1. Pipenv's Pipfile
  2. Poetry's section in pyproject.toml
  3. Flit's section in pyproject.toml
  4. requirements.txt format used by Pip

Also, when you are executing pdm init or pdm install, PDM can auto-detect possible files to import if your PDM project has not been initialized yet.

Export locked packages to alternative formats#

You can also export pdm.lock to other formats, to ease the CI flow or image building process. Currently, only requirements.txt and format is supported:

$ pdm export -o requirements.txt
$ pdm export -f setuppy -o

Hide the credentials from pyproject.toml#

There are many times when we need to use sensitive information, such as login credentials for the PyPI server and username passwords for VCS repositories. We do not want to expose this information in pyproject.toml and upload it to git.

PDM provides several methods to achieve this:

  1. User can give the auth information with environment variables which are encoded in the URL directly:
url = "http://${INDEX_USER}:${INDEX_PASSWD}"
name = "test"
verify_ssl = false

dependencies = [
  "mypackage @ git+http://${VCS_USER}:${VCS_PASSWD}"

Environment variables must be encoded in the form ${ENV_NAME}, other forms are not supported. Besides, only auth part will be expanded.

  1. If the credentials are not provided in the URL and a 401 response is received from the server, PDM will prompt for username and password when -v/--verbose is passed as command line argument, otherwise PDM will fail with an error telling users what happens. Users can then choose to store the credentials in the keyring after a confirmation question.

  2. A VCS repository applies the first method only, and an index server applies both methods.

Run Scripts in Isolated Environment#

With PDM, you can run arbitrary scripts or commands with local packages loaded:

$ pdm run flask run -p 54321

PDM also supports custom script shortcuts in the optional [tool.pdm.scripts] section of pyproject.toml.

You can then run pdm run <shortcut_name> to invoke the script in the context of your PDM project. For example:

start_server = "flask run -p 54321"

And then in your terminal:

$ pdm run start_server
Flask server started at

Any extra arguments will be appended to the command:

$ pdm run start_server -h
Flask server started at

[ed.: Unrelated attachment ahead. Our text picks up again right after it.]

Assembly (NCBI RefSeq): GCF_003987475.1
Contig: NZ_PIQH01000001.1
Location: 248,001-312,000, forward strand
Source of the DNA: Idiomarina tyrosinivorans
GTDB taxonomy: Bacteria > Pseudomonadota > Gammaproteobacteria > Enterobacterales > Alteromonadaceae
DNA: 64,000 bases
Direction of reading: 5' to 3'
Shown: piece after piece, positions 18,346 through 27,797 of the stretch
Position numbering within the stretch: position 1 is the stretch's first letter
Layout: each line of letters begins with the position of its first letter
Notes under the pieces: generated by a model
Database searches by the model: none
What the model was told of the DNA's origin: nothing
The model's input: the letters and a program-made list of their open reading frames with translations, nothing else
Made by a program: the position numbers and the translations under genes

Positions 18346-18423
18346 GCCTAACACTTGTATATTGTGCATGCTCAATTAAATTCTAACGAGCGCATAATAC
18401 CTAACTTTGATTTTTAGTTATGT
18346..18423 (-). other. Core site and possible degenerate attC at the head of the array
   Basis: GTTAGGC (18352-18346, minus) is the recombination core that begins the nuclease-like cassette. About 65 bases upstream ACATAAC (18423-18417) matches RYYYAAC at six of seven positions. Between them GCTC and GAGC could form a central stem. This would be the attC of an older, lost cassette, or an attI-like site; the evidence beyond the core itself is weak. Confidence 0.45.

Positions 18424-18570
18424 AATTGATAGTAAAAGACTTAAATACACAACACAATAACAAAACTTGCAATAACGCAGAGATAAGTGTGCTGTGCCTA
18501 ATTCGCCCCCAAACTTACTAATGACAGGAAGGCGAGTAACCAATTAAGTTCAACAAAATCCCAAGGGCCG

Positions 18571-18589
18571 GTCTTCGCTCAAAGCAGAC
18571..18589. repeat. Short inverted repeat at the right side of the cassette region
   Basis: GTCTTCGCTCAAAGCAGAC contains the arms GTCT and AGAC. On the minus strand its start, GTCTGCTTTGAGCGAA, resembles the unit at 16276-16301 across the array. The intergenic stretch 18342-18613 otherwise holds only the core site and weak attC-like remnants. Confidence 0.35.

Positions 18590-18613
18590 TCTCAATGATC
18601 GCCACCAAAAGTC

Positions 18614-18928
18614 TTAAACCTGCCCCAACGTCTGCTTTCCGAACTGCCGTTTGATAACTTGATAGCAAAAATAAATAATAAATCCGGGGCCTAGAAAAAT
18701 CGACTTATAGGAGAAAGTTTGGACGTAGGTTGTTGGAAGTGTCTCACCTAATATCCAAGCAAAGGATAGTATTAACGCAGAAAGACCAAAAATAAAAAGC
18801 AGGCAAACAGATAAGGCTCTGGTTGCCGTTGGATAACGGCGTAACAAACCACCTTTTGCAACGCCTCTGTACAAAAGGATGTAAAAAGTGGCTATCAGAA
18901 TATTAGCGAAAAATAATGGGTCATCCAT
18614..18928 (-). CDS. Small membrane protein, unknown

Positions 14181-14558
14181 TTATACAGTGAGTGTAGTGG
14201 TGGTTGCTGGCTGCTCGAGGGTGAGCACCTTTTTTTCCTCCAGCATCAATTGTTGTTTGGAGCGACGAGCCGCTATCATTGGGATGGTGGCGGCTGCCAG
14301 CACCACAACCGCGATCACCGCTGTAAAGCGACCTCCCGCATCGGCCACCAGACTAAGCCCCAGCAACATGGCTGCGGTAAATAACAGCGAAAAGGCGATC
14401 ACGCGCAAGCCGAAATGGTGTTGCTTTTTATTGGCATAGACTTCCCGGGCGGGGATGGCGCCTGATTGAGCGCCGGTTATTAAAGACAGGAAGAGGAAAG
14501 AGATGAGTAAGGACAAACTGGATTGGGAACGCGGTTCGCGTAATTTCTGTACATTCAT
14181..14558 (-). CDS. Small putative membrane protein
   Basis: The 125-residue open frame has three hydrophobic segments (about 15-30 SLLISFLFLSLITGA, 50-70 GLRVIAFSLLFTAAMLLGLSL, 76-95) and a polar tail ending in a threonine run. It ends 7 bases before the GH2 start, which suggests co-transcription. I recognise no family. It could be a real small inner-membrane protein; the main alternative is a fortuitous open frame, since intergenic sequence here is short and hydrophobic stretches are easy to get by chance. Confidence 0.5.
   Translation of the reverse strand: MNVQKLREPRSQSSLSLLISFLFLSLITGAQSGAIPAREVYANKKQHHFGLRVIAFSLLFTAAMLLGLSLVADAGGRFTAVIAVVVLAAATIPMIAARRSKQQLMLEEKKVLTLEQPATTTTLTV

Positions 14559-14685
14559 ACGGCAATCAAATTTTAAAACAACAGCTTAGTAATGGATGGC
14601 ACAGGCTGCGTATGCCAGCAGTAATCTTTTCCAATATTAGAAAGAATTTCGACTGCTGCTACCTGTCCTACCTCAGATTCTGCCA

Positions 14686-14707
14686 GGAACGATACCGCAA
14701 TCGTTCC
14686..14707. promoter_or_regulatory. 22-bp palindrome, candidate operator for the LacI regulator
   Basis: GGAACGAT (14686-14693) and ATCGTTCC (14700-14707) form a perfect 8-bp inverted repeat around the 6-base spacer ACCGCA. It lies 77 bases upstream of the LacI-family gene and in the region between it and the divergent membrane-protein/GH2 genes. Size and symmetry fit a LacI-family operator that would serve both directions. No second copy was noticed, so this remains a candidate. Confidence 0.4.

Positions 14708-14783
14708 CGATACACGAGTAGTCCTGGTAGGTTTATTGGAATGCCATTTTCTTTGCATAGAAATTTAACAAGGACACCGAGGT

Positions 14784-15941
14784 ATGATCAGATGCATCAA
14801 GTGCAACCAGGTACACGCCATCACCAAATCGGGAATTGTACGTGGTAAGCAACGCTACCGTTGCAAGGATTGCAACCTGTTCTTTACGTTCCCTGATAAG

PDM supports 3 types of scripts:

Normal command#

Plain text scripts are regarded as normal command, or you can explicitly specify it:

start_server = {cmd = "flask run -p 54321"}

In some cases, such as when wanting to add comments between parameters, it might be more convenient to specify the command as an array instead of a string:

start_server = {cmd = [
    # Important comment here about always using port 54321
    "-p", "54321"

Shell script#

Shell scripts can be used to run more shell-specific tasks, such as pipeline and output redirecting. This is basically run via subprocess.Popen() with shell=True:

filter_error = {shell = "cat error.log|grep CRITICAL > critical.log"}

Call a Python function#

The script can be also defined as calling a python function in the form <module_name>:<func_name>:

foobar = {call = "foo_package.bar_module:main"}

The function can be supplied with literal arguments:

foobar = {call = "foo_package.bar_module:main('dev')"}

Environment variables support#

All environment variables set in the current shell can be seen by pdm run and will be expanded when executed. Besides, you can also define some fixed environment variables in your pyproject.toml:

start_server.cmd = "flask run -p 54321"
start_server.env = {FOO = "bar", FLASK_ENV = "development"}

Note how we use TOML's syntax to define a compound dictionary.

A dotenv file is also supported via env_file = "<file_path>" setting.

For environment variables and/or dotenv file shared by all scripts, you can define env and env_file settings under a special key named _ of tool.pdm.scripts table:

_.env_file = ".env"
start_server = "flask run -p 54321"
migrate_db = "flask db upgrade"

Besides, PDM also injects the root path of the project via PDM_PROJECT_ROOT environment variable.

Show the list of scripts shortcuts#

Use pdm run --list/-l to show the list of available script shortcuts:

$ pdm run --list
Name        Type  Script           Description
----------- ----- ---------------- ----------------------
test_cmd    cmd   flask db upgrade
test_script call  test_script:main call a python function
test_shell  shell echo $FOO        shell command

You can add an help option with the description of the script, and it will be displayed in the Description column in the above output.

Manage caches#

PDM provides a convenient command group to manage the cache, there are four kinds of caches:

  1. wheels/ stores the built results of non-wheel distributions and files.
  2. http/ stores the HTTP response content.
  3. metadata/ stores package metadata retrieved by the resolver.
  4. hashes/ stores the file hashes fetched from the package index or calculated locally.
  5. packages/ The centrialized repository for installed wheels.

See the current cache usage by typing pdm cache info. Besides, you can use add, remove and list subcommands to manage the cache content. Find the usage by the --help option of each command.

How we make PEP 582 packages available to the Python interpreter#

Thanks to the site packages loading on Python startup. It is possible to patch the sys.path by executing the shipped with PDM. The interpreter can search the directories for the nearest __pypackage__ folder and append it to the sys.path variable.